By Shirley Iida
The grand sight of carp-shaped koinobori flying vibrantly in the gentle trade winds of Hawaii signals the arrival of “Tango No Sekku,” or more commonly recognized as Boy’s Day on May 5th.
Girl’s Day, called “Hina Matsuri,” was March 3rd. But girls can still be honored on May 5th together with boys, says Company President Robert Iida. In Japan, the celebration of girls and boys are combined into one day called “Kodomo No Hi” or Children’s Day each year on May 5th.
“Kodomo No Hi” became a national holiday proclaimed by the Japanese government in 1948 to celebrate the happiness of all children. Equality between girls and boys became particularly significant after World War II in 1946, Iida said.
Children’s Day is actually observed all over the world, he said, but only Hawaii has kept the old custom of having Girl’s Day and Boy’s Day festivities on separate days.
The first year for any newborn, whether it’s a girl or boy, is the most significant and meaningful. Hina Matsuri Glass Doll Cases for girls and Koinobori Sets for boys are the best sellers for new families, Iida said.
Hina Matsuri dolls on a tiered altar covered with red carpet are displayed in February and into March to instill a long, happy and healthy life for the daughter in the family. Although, according to superstition, leaving it out after March 3rd can result in a late marriage for the daughter. Other dolls for Girl’s Day can be displayed throughout the year.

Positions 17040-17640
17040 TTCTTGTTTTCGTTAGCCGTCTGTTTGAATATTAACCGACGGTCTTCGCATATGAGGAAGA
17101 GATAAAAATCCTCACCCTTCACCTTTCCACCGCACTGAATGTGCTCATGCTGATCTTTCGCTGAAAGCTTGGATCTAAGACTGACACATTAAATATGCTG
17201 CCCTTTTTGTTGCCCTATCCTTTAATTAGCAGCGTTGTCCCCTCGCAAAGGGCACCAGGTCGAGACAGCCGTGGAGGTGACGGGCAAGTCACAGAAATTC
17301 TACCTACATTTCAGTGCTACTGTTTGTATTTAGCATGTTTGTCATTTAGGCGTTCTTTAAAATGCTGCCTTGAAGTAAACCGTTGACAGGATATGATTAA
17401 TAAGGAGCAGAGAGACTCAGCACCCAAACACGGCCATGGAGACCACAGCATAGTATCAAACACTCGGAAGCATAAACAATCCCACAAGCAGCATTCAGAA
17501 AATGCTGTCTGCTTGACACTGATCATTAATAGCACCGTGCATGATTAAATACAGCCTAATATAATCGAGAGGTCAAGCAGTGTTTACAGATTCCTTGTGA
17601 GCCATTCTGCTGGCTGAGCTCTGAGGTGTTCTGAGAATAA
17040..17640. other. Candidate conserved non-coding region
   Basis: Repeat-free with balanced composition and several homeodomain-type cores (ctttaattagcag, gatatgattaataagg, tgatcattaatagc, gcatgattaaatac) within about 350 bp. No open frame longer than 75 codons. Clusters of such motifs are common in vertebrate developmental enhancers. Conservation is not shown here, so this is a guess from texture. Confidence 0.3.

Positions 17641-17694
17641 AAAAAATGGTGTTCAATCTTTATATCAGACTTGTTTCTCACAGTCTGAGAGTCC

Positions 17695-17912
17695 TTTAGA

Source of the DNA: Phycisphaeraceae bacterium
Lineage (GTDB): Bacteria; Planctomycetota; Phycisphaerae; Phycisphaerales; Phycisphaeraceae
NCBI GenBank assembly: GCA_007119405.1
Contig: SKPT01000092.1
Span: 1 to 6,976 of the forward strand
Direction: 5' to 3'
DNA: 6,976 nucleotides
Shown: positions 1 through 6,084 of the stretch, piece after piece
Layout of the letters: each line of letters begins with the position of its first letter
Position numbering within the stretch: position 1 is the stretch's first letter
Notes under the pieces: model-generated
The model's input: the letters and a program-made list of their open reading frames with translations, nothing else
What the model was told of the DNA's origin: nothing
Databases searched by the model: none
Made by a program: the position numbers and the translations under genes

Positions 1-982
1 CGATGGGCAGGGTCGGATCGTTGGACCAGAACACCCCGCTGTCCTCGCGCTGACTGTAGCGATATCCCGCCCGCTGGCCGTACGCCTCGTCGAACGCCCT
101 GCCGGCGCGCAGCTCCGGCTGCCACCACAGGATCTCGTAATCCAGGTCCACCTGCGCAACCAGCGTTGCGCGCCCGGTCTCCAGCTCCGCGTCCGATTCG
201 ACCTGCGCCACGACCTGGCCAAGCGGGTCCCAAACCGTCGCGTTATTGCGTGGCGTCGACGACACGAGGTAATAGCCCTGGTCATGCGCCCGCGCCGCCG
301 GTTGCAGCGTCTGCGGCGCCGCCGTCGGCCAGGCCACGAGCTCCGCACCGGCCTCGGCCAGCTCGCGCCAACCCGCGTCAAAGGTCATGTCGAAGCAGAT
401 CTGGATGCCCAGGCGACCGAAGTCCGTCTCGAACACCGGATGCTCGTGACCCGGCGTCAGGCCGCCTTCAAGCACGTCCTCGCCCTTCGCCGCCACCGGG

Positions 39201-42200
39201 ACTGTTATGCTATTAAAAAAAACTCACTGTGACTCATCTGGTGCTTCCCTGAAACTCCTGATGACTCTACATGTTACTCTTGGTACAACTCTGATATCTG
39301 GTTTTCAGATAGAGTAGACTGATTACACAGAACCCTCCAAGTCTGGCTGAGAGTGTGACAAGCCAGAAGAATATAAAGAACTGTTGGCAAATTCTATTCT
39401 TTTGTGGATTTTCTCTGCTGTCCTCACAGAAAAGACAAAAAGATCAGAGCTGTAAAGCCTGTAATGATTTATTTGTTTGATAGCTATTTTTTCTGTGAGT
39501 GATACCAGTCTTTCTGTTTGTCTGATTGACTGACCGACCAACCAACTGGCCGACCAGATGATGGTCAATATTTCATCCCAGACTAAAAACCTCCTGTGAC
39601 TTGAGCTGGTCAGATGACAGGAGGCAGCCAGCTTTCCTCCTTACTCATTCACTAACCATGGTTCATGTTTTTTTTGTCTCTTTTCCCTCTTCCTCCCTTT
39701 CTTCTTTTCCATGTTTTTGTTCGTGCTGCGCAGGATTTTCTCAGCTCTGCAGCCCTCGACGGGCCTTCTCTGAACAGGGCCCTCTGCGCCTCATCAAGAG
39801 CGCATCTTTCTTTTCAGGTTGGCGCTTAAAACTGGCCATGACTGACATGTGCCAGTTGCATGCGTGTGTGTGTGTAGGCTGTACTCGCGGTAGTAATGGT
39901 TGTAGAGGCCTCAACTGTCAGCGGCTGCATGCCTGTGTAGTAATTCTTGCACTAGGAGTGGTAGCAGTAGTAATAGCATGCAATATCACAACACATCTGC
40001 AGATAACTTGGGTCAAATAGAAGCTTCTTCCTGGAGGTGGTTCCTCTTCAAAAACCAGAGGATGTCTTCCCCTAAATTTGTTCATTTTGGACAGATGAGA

Carp are known for their strength and virility to swim up waterfalls against the current. The way carp-shaped koinobori blow in the wind appears as if they are swimming vigorously upstream, a characteristic meant to encourage sons in the family to grow brave and strong.
Koinobori can be flown as early as April and left outside for 2 months, said Iida, who has seen koinobori flying as late as August in Japan.
A Koinobori Set from Iida’s costs $187 for a 1 meter (or 39”); $265 for a 1.5 meter (59”); and $315 for a 2 meter (79”). Each set consists of a windmill, Fukinagashi (or Battle Streamer), 3 carp in graduated sizes and an extendable aluminum pole. Individual koi are also sold separately.
Iida further explains that cotton koi may last a long time, but nylon koi fly effortlessly in the wind.
The windmill is for mere decoration. Fukinagashi is a battle streamer of blue, yellow, red, green and pink flags. Under the Fukinagashi are 3 carp: the black koi is the longest and the red and blue koi are gradually shorter in length.
Traditionally, the black carp represents the chonan or eldest son in the family, groomed and destined to be a leader. The rest of the fish are followers, Iida said.
But most people identify the black carp “Magoi” as the father, the red carp “Higoi” the mother and the last carp the eldest or only son in the family. More carp in other available colors like green or purple can be added for each subsequent child.
Besides koinobori, Musha Ningyo in glass doll cases and Kabuto helmets are popular gifts for boys.
Iida, who is 85, fondly remembers sharing the history and meaning of Girl’s and Boy’s Day to a crowd of as many as 150 people at senior citizen centers and Japanese classes at Farrington and Roosevelt High Schools 30 years ago.
The experience was rewarding, even though he had to repeat the same speech as often as 7 times in one day for each Japanese class, he said.
“The crowds were enthusiastic,” he said. “Good fun.” His explanation gave people of all ages a chance to learn more about their Japanese heritage.
“I don’t regret it,” Iida said.